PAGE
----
Another popular choice is gk = ln(uk − ζk), where uk > ζk holds. This form represents a situation, where the status quo of society at a time t=0 is given by u(0) = ζ. A policy is proposed, which for t>0 will improve the social situation. Now the function W is used for distributing the benefits for t>0 over the K members in a fair manner. The central ruler is no longer a planner, searching for a maximal yield, but plays the role of an arbiter for the distribution18. Since uk − ζk is a difference of utility, the zero point can now be chosen arbitrarily. Furthermore, the decisions are invariant when the relative utility scale is changed. For this choice of gk it is usual to do the calculations with eW instead of with W itself. That is to say, one assumes
(9) W(u) = Πk=1K (uk − ζk)
In the formula 9 Π is the mathematical symbol for multiplication, in the case of K separate terms. Loyal readers recognize in the formula 9 the model of an bargaining problem between K individuals, which has been invented by the mathematician J.F. Nash. The Gazette has used it already in the description of CAO bargaining, applications, contract modifications, pressure by interest groups, and state subsidies to an enterprise.
Frequently used is also the SWF of the form
(10) W(u) = minimum of (α1×u1, ..., αK×uK)
The decision of the central agent is determined completely by the utility uk of the least wealthy member k, with the constant αk as a weighing factor. Since the policy aims to maximize this utility, the formula 10 is called the maximin principle. It has been made famous by the philosopher J. Rawls. The theory of Rawls will be addressed again further on in this column19.
|distribution||utility member 1||utility member 2||utilitarianism||bargaining||maximin|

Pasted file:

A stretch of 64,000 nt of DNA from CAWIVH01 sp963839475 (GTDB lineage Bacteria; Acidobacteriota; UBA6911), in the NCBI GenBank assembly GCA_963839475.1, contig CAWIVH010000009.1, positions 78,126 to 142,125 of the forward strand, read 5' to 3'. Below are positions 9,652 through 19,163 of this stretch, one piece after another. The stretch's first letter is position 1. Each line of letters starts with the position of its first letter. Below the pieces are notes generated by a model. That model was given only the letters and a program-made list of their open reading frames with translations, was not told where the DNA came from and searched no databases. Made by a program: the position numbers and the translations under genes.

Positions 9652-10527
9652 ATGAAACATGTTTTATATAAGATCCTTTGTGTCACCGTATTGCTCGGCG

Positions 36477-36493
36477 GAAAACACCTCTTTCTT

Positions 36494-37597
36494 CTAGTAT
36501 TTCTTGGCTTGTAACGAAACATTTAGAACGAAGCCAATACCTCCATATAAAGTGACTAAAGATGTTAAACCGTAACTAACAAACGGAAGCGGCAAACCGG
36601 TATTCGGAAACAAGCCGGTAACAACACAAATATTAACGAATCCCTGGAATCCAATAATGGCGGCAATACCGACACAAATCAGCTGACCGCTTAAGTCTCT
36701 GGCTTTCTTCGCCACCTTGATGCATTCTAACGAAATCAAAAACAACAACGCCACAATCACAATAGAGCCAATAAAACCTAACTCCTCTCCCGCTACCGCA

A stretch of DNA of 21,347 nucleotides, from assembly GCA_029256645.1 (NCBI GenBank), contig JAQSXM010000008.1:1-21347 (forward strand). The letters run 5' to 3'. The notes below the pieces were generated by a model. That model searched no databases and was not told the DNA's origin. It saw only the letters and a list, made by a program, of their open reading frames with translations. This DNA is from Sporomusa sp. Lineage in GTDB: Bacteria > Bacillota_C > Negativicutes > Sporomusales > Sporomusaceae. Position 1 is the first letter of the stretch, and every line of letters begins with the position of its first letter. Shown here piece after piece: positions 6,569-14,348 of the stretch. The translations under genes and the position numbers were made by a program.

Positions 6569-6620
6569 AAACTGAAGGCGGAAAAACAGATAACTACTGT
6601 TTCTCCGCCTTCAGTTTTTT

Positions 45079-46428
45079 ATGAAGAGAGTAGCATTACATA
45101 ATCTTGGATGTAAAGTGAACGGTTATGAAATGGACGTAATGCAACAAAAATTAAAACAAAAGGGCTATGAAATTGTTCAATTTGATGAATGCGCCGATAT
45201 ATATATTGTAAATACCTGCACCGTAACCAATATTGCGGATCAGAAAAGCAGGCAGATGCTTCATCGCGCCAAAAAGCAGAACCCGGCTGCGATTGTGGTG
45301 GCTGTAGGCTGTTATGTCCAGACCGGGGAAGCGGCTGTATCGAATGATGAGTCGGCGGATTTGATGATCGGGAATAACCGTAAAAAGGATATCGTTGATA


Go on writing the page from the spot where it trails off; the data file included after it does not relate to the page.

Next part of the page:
The policy rules of the formulas 8, 9 and 10 each have their own logic. Now it will be illustrated briefly what their consequences are. Consider in the table 1 a society with two members (K=2), and three possible utility distributions (a, b and c)20. The table gives for these three distributions the order of decreasing preference (I, II and perhaps III), which follow from utilitarianism, the negotiation, and the maximin principle. For the sake of convenience, αk=1 and ζk=0 is chosen. It is clear, that utilitarianism tries to find the largest total utility, and accepts inequality. The method of bargaining is prepared to give up some utility for the sake of equality. And according to the maximin principle the total utility is unimportant (indifference), as long as the least wealthy person benefits.
The meaning of the three SWF can also be clarified in a graphical manner, albeit only in two dimensions21. Consider again the society with K=2. Suppose that the possible combinations (u1, u2) are given by the formula 2×u1² + u2² ≤ 8. The Pareto optimal solutions are on the outer boundary of this area, namely 2×u1² + u2² = 8. In the figure 2 the Pareto curve is shown in red. First consider the utilitarian SWF, given by W = u1 + 2×u2. In the (u1, u2) plane the combinations with a constant W are represented by lines with a slope of -½. These are indifference-lines. The maximization of W requires, that a line is chosen, which is just tangent to the Pareto curve. In the figure 1 this is the green line. The optimum is [0.67, 2.67]. Since W gives an extra weight to member 2, he clearly has the highest utility in the optimum.
Next consider the SWF of bargaining, given by W = u1 × (u2-1). In the (u1, u2) plane combinations with a constant W are represented by hyperbolas with asymptots u1=0 and u2=1. Also here the hyperbola must be selected, which is just tangent to the Pareto curve. In the figure 3 it is drawn in blue. The optimum is [1.20, 2.27]. Apparently the distribution is more egalitarian than in utilitarianism. Finally, consider the SWF of the maximin principle, in the form W = minimum of (u1, 2×u2). The optimum must also now be located on the Pareto curve. This optimum must satisfy u1 = 2×u2. For, if this would not hold, then the minimum could still be improved by moving in the right direction across the Pareto curve. In the figure 1 the line u1 = 2×u2 is drawn in brown. The intersection with the Pareto curve is [1.73, 0.87]. The distribution is not completely equal, due to the unfavourable weighing factor of member 2.